If anything, the ease with which you can barf out copy represents another assassin of creativity. Look at all that self-published stuff on Amazon: fiction and memoir and how-to and inspiration and rant and pop history and wild-eyed theories and this and that and the other are gushing like…dare one say it?…like a sewer. We pour out all this formerly unpublishable stuff, largely unedited. It appears on Amazon because no profit-making publisher in its right collective mind would take it to press. And we’re drowning in it.

The fact that you can toss out content without really thinking about it means…well, it means that what you’re tossing out is “content.” Not art. Not even real craft.

Writing is not a no-sweat endeavor. By its nature, it’s contemplative. And writing by hand is contemplative.

It may be that slowing down to form the characters on the paper fosters creativity by giving the writer a slight edge in time: a few milliseconds and then a few seconds and then a few minutes in which to think about what’s coming out of the fingers.

I don’t know that’s true. But I suspect it.

Writing with the Palmer method

Writing with the Palmer method

Creative Process as Wrestling Match

Alien City © SpinningAngelThis new noveloid, which I thought would fly on the wings of a lark, has turned into something out of WrestleMania. Lordie! I cannot BELIEVE how difficult the traveling is.

As I mentioned awhile back, on a whim I decided to try writing with a fountain pen and…you know, that flat stuff…paper? Interestingly, the break from the computer does help speed things along a bit. No Spider Solitaire link, no Bookworm link, no Mah Jongg link, no Washington Post Outspell link, no New Yorker cover jigsaw puzzles, no Google News link, no Huffington Post link, no CNN link, no Fox News link, no SciNews.com link, no Smithsonian link, no Astronomy Picture of the Day link, no…none of that stuff: the attention span extends over a slightly longer period.

Not much longer, but enough longer to be helpful. But still, I’m struggling to get the characters, the setting, and the action down on paper.

After some reflection, it occurred to me that the problem is lack of visualization. The setting is not clearly imagined: it’s fuzzy and lacks detail. The characters are ur-characters: I kind of know these people, but some of them are only passing acquaintances and even those at the center of the story have never settled in as my bosom buddies. The action is imagined, the series of crises and the main character’s “journey” is there, but these two are not well envisioned.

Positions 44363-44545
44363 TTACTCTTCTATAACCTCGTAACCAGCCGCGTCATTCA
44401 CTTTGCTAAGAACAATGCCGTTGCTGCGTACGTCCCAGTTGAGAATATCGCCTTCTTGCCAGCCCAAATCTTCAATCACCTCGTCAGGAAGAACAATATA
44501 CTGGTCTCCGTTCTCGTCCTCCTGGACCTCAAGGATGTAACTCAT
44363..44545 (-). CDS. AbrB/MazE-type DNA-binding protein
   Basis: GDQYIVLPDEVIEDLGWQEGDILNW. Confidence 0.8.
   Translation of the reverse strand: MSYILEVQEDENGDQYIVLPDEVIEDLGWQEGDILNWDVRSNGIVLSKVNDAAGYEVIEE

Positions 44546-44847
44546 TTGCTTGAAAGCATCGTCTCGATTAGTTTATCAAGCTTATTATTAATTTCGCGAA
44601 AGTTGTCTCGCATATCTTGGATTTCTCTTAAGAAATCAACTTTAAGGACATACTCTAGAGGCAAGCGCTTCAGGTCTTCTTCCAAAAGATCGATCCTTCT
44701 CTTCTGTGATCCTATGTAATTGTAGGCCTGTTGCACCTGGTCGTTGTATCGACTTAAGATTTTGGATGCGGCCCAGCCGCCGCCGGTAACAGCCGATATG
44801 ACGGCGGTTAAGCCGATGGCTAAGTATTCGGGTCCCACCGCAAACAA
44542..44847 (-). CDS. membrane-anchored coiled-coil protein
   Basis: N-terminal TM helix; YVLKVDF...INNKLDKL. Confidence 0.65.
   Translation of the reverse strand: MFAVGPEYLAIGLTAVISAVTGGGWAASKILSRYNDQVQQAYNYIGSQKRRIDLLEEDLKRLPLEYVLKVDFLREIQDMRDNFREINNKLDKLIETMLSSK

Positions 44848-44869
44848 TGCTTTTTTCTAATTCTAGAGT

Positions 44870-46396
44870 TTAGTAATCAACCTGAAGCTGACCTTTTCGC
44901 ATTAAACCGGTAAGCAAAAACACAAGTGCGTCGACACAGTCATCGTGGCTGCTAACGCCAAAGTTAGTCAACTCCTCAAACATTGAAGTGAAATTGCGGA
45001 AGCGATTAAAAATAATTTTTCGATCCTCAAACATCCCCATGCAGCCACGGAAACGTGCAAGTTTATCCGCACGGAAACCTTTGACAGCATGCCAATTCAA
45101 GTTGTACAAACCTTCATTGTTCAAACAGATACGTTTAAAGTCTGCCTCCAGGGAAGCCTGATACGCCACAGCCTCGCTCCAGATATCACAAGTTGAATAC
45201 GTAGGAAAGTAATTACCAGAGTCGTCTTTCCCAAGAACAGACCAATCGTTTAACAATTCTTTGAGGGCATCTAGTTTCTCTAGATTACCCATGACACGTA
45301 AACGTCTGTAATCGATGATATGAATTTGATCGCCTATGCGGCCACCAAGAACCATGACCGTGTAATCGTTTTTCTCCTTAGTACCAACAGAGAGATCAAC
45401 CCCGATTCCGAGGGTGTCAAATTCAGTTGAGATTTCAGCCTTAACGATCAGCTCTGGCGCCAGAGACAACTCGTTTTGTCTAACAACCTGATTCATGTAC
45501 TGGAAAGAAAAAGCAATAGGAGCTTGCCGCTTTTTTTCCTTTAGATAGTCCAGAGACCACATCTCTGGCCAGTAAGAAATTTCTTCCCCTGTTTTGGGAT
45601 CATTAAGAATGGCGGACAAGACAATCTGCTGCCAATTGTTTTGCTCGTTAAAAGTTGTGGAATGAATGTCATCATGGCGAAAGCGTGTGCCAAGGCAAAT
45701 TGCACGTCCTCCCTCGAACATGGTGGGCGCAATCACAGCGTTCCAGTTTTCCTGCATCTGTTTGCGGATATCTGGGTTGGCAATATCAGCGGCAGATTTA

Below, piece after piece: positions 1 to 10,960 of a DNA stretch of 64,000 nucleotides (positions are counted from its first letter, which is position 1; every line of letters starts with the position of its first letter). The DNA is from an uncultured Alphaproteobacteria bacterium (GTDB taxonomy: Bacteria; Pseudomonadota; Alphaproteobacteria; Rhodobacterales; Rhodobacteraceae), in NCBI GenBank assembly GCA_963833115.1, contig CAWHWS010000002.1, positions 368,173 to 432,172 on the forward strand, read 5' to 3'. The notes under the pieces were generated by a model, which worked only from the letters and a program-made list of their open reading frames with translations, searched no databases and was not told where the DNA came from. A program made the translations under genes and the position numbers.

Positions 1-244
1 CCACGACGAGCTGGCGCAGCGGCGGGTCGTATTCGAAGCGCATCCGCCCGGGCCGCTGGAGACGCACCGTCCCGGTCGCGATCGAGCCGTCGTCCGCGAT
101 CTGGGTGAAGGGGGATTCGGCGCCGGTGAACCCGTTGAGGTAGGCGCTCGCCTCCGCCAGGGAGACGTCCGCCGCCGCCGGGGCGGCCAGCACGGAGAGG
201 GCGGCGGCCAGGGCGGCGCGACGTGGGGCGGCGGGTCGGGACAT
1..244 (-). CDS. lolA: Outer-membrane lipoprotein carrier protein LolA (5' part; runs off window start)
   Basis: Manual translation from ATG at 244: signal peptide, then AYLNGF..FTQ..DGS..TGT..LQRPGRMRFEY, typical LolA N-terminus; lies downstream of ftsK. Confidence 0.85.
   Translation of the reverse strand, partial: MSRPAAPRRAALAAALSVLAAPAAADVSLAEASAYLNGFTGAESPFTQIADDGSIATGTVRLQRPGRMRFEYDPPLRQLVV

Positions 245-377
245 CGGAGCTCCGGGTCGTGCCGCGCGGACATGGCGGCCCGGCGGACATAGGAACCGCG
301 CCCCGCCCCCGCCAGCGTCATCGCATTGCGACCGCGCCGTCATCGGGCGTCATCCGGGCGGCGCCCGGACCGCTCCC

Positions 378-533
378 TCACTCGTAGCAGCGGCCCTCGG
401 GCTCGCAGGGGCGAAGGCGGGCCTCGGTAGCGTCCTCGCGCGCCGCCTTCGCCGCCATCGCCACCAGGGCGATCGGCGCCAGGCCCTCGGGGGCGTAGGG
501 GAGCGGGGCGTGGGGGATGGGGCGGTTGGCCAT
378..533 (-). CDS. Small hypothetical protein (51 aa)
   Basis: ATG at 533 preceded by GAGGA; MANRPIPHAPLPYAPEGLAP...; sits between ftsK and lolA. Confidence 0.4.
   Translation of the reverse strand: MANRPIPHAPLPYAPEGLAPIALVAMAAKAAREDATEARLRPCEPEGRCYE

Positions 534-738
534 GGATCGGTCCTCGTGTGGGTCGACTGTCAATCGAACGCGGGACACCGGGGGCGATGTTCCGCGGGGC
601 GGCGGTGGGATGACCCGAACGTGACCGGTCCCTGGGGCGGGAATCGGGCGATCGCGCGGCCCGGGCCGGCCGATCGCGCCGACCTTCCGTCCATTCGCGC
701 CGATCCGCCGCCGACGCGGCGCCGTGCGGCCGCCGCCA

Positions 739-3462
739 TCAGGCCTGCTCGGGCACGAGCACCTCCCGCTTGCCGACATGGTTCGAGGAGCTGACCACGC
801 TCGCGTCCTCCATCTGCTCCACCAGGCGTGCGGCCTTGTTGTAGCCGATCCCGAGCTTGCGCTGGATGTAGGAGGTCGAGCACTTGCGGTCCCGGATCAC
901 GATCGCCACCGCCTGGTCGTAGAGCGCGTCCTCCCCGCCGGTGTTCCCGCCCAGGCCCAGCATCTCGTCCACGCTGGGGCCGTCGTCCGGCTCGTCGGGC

And that surprises me.

I like to build imaginary worlds. My fantasy life is full of them — hence, Fire-Rider. The specific imaginary world under construction just now has been around for a long time. When I first dreamed up the characters and the premise, I was about 10 or 12 years old. Off and on over the years, I’ve concocted stories involving these characters. Since I’m now in my early 70s, you can figure for yourself about how many years are involved.

So, sitting down to write this tale, I figured I knew the time, the place, and the people well. Yes. I knew the place like I know my neighborhood. The people like I know my friends and family. The time, in elaborate completeness.

Well, no. When I start to write about thus-and-such a venue, suddenly I realize I don’t know what this damn place looks like. Not at all.  When I think about the social customs of this or that set of characters, I realize they’re really not very detailed or convincing.

To complicate matters, new characters quietly pop to life. Yesterday, one Eylla came on the scene, previously unimagined and so, undeveloped. And characters who have been around for a long time turn out to have unsuspected whims and traits — one has a dual allegiance; another is secretly in love.

All this vagueness, all this malleability is slowing things way down. I’m having to stop and picture what does this person look like? what does that place look like? what explains the behavior of that group of people? how did this situation come to be? when did that series of events begin, and why? And that stuff is time-consuming.

Weird.

How can you dream up a whole empire of other worlds and a dozen characters and still not know what they look like?